Do I have to pay for my Facebook account?

person holding iphone showing social networks folder

There’s been some confusion around Meta’s (the company behind Facebook, Instagram, and WhatsApp) plan to start charging for verified accounts. Twitter instituted a similar plan not too long ago, and now the biggest player in the social media game is following suit.

So what does it mean for you? Unless you’re a famous person or a well-known business, probably not much. Verified accounts have been reserved for celebrities, public figures, and very well-known businesses. It’s a little extra protection against someone impersonating you online.

The company says verified plans will start at $11.99 a month on the web or $14.99 a month on iOS. Perks of the plan include direct access to customer support and alleged extra protection against folks impersonating you online. For anyone who has ever attempted to contact Facebook’s customer support, the idea of direct access could be very appealing, especially if your business depends on Facebook.

This new blue checkmark of authenticity apparently won’t just be reserved for famous people like previous blue checkmarks. Meta founder Mark Zuckerberg said, “Once you’ve verified your account with a government ID, we can more effectively find and remove any imposter accounts since we know which account is the real you.”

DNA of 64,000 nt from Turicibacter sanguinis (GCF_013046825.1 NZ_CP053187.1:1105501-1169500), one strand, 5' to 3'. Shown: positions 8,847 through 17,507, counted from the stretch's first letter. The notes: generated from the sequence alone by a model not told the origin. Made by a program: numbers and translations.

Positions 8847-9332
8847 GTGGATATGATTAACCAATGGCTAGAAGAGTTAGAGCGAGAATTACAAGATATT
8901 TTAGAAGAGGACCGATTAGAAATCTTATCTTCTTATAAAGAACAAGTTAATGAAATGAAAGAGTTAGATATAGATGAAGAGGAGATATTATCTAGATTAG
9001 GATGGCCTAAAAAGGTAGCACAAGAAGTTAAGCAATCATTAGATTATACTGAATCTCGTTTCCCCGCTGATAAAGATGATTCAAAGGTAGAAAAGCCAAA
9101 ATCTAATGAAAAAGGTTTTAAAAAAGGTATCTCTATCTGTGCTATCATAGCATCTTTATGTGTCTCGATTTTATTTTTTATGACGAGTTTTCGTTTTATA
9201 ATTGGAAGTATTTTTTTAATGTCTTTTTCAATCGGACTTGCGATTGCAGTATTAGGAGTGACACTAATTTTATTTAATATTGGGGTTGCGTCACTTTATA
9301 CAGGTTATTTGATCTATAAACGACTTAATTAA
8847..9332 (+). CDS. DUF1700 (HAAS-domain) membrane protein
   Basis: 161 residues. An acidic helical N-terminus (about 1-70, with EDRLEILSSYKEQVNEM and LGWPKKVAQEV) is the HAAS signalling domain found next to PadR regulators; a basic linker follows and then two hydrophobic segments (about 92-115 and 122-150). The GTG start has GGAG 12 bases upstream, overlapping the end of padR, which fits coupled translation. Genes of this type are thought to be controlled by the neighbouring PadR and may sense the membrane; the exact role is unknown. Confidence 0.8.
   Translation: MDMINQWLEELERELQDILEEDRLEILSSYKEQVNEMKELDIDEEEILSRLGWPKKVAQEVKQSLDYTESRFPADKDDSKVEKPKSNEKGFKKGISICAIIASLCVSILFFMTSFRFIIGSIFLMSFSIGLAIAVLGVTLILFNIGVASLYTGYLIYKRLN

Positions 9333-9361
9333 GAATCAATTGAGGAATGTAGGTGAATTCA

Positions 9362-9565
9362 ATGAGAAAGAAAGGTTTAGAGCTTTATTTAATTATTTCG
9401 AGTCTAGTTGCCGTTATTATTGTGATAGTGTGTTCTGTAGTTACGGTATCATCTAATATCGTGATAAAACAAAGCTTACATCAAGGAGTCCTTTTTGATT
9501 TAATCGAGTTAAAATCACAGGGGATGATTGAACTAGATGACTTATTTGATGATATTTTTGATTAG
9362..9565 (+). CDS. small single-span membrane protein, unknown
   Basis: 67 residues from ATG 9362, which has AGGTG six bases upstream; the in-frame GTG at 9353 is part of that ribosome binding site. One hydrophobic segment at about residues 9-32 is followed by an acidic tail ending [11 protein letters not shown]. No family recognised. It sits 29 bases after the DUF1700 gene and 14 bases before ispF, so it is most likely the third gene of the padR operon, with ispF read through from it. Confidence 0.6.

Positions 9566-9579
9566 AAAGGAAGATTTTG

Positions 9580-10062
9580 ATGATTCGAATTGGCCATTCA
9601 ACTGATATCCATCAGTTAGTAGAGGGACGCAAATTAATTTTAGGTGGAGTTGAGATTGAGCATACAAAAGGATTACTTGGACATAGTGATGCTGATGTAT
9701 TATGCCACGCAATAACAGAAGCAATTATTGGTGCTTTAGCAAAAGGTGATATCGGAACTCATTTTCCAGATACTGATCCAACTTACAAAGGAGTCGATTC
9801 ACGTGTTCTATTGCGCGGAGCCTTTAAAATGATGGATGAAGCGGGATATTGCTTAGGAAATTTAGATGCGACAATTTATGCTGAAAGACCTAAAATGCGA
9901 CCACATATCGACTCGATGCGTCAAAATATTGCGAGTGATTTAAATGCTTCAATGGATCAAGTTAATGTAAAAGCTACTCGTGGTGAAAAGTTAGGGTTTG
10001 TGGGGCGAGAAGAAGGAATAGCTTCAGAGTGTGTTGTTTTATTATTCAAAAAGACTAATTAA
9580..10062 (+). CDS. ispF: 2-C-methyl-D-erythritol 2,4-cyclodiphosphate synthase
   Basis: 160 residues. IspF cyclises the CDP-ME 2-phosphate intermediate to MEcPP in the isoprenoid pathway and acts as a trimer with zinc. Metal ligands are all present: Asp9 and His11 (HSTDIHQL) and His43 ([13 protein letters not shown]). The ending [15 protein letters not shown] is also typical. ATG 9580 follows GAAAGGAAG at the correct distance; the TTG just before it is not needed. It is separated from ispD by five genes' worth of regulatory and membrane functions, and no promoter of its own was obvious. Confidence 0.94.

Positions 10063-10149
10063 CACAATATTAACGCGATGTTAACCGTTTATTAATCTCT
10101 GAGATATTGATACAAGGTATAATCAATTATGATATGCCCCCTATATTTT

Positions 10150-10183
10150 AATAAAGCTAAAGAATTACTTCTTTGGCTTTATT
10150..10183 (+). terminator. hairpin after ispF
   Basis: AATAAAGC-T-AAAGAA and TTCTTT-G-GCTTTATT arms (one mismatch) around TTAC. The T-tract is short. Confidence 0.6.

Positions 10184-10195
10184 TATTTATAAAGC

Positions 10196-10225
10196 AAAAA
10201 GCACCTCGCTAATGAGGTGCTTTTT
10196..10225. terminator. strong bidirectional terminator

Zuckerberg says this won’t affect those who don’t verify their accounts, he explains the charge by saying it would be impossible to provide direct access to customer service and verification for the billions of Facebook users and adding a level with a fee to handle some of these issues is the only way to do it.

You’ll need to be 18 and have a government photo ID to verify your account. Right now, the verification service is rolling out in Australia and New Zealand. If all goes well there, expect it to follow in the rest of the world.

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